At this age (or indeed at most ages!) reading Shakespeare's plays drily on the page will probably not be very inspiring as a starting point - they were written to be performed and watched after all. Did you catch the BBC production of Hamlet last Christmas with David Tennant - it was stunning. If you live close enough for a trip to Stratford-on-Avon, seeing Shakespeare live with brilliant actors & staging really brings the text to life: you don't have to understand every nuance of the language (which to be honest most of us don't) but can be carried along by the action, with the beauty of the language seeping in almost subconsciously. There are some children's books (Horrible Shakespeare? Top Ten Shakespeare or similar) which help to give enough of the essence of the plot to be comprehensible while picking out some of the poetic "highlights" of the text, which could be useful before watching a production. Look out next summer for one of the touring productions which often pop up in local parks/National Trust gardens (weather permitting!) - we saw an excellent Romeo & Juliet locally.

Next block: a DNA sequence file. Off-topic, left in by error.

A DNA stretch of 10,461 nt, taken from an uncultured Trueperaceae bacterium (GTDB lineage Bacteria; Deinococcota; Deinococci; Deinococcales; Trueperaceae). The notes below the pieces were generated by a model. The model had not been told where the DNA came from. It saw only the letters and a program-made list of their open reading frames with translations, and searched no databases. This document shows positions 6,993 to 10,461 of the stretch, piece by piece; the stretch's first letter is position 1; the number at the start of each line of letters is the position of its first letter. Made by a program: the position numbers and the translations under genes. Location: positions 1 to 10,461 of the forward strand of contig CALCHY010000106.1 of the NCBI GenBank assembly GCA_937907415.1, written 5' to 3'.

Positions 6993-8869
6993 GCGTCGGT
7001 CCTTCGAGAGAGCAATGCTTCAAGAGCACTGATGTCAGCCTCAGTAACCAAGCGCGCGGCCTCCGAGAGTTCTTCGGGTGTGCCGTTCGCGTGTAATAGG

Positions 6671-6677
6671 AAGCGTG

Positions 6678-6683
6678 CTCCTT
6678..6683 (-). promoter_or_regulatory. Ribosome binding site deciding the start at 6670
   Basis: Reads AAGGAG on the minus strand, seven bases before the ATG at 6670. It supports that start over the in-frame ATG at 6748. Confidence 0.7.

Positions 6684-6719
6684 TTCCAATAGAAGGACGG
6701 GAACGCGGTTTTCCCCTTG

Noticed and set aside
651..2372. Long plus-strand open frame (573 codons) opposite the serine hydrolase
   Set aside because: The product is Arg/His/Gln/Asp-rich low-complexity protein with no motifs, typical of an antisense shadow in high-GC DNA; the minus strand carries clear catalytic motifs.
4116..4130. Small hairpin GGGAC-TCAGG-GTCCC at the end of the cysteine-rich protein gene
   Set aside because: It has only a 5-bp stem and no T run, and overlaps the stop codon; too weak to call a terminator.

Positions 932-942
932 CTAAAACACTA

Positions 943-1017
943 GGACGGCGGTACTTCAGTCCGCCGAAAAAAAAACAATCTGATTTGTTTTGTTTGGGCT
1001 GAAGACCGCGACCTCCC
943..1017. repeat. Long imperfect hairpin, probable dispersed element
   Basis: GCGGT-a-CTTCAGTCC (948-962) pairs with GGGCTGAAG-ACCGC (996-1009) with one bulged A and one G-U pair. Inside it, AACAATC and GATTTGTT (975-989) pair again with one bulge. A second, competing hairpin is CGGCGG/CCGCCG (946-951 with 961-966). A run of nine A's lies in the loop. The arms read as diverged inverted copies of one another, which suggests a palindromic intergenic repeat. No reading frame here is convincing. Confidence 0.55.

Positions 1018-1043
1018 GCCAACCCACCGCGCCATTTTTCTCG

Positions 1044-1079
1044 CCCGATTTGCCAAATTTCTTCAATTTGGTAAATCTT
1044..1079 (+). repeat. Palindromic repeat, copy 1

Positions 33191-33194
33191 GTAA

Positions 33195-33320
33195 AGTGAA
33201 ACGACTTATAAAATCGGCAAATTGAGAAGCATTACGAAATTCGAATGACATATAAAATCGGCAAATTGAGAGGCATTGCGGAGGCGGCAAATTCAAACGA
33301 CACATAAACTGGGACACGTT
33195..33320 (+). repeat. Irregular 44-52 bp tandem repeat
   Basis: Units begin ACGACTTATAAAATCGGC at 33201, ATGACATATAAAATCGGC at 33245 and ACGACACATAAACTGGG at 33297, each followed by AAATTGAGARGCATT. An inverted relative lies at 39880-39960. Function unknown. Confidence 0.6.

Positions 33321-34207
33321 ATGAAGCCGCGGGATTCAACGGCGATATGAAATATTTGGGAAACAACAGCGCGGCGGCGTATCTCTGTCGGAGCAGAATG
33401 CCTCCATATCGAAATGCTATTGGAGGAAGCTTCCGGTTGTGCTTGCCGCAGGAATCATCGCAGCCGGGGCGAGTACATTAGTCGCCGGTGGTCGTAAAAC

Also many children enjoy the Shakespearean insults, as well as discovering how many well-known phrases are quotations from one or other of his plays. See http://www.rsc.org.uk/education/primary/
for some other possible ideas to explore - and definitely make time for a visit to Stratford!